If you use WhatsApp at all – whether in groups or for one-on-one conversation – you’ve probably been forwarded messages. More often than not, they’re harmless jokes and memes, but sometimes they’re deliberate misinformation, hoaxes and utter nonsense; a modern evolution of chain letters meant to spread fear, uncertainty and doubt.
Now, to help curb the spread of fake news, WhatsApp will label messages that have been forwarded.
“Starting today, WhatsApp will indicate which messages you receive have been forwarded to you. This extra context will help make one-on-one and group chats easier to follow. It also helps you determine if your friend or relative wrote the message they sent or if it originally came from someone else. To see this new forwarded label, you need to have the latest supported version of WhatsApp on your phone.
WhatsApp cares deeply about your safety. We encourage you to think before sharing messages that were forwarded.”
It’s part of a wider attempt to crack down of the spread of misinformation, particularly in countries like India and Brazil where deliberate hoaxes have led to violence and even death. In India – which is now WhatsApp’s biggest market with over 200 million users – mobs of angry people killed five innocent people over rumours they were involved in child abduction. The problems with lynchings have become so severe that India’s information and technology ministry pushed for WhatsApp to have some sort of accountability.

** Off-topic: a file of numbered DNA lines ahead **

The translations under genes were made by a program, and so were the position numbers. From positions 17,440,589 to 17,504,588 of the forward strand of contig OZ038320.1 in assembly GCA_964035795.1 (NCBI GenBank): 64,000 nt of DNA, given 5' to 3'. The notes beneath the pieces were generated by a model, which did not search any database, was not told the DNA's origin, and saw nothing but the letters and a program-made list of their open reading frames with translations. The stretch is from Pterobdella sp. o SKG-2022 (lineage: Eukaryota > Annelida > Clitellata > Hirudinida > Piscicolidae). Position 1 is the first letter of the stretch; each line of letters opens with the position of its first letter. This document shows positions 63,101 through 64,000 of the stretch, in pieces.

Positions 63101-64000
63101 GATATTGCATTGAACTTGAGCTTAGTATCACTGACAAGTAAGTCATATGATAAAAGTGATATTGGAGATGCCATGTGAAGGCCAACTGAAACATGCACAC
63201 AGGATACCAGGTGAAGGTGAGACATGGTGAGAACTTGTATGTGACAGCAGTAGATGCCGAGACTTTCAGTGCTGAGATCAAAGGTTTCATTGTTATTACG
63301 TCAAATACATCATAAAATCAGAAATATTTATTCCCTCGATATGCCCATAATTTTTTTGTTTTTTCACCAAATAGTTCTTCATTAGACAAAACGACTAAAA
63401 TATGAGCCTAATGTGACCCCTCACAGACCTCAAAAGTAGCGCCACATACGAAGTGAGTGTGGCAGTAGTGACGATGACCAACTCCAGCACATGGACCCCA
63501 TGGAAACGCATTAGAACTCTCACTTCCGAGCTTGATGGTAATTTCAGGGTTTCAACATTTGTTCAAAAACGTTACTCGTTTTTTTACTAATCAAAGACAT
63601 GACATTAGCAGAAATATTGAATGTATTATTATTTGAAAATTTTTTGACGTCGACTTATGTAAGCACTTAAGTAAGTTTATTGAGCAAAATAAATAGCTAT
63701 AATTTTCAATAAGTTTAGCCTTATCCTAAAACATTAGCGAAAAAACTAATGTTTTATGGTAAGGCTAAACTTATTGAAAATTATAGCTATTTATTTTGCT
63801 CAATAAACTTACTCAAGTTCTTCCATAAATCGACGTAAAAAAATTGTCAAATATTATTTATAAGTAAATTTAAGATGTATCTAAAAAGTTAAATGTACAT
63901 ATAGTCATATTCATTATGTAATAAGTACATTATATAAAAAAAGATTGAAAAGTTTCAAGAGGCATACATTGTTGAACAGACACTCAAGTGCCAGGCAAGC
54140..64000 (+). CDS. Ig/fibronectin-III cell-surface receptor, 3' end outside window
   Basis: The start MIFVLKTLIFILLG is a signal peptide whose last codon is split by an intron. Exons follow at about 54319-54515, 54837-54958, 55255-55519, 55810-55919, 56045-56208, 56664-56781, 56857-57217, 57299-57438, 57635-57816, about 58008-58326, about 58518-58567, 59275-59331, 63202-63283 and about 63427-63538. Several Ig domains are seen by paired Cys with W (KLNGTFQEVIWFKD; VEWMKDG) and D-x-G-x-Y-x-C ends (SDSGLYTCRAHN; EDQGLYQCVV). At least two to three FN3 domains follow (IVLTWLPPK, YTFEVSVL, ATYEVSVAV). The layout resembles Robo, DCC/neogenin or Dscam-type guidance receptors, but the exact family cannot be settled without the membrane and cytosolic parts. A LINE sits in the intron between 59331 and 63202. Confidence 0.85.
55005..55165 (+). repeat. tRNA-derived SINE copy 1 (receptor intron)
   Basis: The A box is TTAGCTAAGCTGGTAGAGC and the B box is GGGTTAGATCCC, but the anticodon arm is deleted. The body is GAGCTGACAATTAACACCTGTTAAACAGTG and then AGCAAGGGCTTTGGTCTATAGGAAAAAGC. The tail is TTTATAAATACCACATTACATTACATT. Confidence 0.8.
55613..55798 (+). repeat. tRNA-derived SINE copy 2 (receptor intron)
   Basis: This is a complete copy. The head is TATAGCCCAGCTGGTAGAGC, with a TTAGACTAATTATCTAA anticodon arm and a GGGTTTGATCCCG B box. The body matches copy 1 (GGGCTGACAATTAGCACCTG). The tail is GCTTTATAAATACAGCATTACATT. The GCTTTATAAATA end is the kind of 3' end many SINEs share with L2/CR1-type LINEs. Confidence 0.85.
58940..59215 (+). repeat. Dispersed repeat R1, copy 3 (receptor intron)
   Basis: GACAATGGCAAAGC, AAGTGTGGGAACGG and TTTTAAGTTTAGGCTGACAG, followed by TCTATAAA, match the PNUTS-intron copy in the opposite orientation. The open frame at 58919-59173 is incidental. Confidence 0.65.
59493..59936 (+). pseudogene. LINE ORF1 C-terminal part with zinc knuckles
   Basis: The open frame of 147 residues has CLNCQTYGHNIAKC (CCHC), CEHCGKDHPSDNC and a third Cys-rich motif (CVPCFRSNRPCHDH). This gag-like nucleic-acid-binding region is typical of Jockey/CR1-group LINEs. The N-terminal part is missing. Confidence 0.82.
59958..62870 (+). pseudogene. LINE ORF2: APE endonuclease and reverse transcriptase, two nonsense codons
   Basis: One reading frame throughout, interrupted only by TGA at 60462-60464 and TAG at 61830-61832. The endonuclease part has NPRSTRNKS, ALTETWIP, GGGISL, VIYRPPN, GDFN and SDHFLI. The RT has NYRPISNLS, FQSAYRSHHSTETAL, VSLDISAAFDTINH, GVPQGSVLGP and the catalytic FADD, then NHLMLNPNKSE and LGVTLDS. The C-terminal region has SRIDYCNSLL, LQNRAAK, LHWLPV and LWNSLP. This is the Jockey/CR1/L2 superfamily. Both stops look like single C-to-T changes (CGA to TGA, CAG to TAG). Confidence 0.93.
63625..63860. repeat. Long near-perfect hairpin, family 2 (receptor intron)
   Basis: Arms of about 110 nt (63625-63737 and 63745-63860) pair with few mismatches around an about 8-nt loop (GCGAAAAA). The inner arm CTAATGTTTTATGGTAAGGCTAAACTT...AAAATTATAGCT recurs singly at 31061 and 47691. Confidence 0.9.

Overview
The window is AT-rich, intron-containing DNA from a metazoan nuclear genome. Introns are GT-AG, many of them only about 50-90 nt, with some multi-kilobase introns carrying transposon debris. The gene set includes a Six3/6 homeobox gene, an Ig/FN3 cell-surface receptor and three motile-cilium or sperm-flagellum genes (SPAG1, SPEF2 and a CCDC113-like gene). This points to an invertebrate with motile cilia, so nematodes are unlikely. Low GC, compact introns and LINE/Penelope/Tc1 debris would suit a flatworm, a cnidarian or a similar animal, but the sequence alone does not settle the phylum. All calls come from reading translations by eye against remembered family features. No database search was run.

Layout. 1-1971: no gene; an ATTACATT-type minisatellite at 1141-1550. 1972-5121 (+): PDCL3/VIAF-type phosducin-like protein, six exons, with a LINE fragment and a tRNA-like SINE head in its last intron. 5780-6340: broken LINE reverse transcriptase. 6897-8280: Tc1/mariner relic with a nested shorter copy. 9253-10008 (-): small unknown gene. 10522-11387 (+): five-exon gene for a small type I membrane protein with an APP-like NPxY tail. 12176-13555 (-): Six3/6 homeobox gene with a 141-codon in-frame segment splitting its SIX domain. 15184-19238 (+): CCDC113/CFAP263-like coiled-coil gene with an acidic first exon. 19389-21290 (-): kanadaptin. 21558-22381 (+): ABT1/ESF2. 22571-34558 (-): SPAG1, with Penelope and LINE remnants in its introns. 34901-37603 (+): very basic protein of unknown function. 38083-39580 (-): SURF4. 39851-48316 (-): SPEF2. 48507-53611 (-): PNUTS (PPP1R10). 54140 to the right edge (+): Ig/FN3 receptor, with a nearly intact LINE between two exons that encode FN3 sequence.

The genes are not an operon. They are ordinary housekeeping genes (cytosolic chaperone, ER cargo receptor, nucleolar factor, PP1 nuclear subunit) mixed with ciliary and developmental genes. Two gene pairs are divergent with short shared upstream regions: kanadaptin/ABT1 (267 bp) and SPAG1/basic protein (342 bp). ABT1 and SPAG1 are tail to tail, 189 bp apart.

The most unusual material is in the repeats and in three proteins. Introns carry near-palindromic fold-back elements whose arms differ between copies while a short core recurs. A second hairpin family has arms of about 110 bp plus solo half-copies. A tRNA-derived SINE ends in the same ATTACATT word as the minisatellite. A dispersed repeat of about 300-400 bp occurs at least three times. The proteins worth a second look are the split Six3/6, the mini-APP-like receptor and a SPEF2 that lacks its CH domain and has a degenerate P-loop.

“[WhatsApp] cannot evade accountability and responsibility specially when good technological inventions are abused by some miscreants who resort to provocative messages which lead to spread of violence,” the ministry’s statement said.
“The Government has also conveyed in no uncertain terms that WhatsApp must take immediate action to end this menace and ensure that their platform is not used for such malafide activities.”
In response the Facebook-owned messaging service said that they can’t work alone to fight fake news.
“We believe that false news, misinformation and the spread of hoaxes are issues best tackled collectively: by government, civil society and technology companies working together,” the letter says.
Of course, policing anything on WhatsApp is a challenge, given that communication is encrypted end-to-end. Locally, if this means that a racist uncle thinks twice before sending on that bit of propaganda, then I’m all for it.
Last Updated: July 11, 2018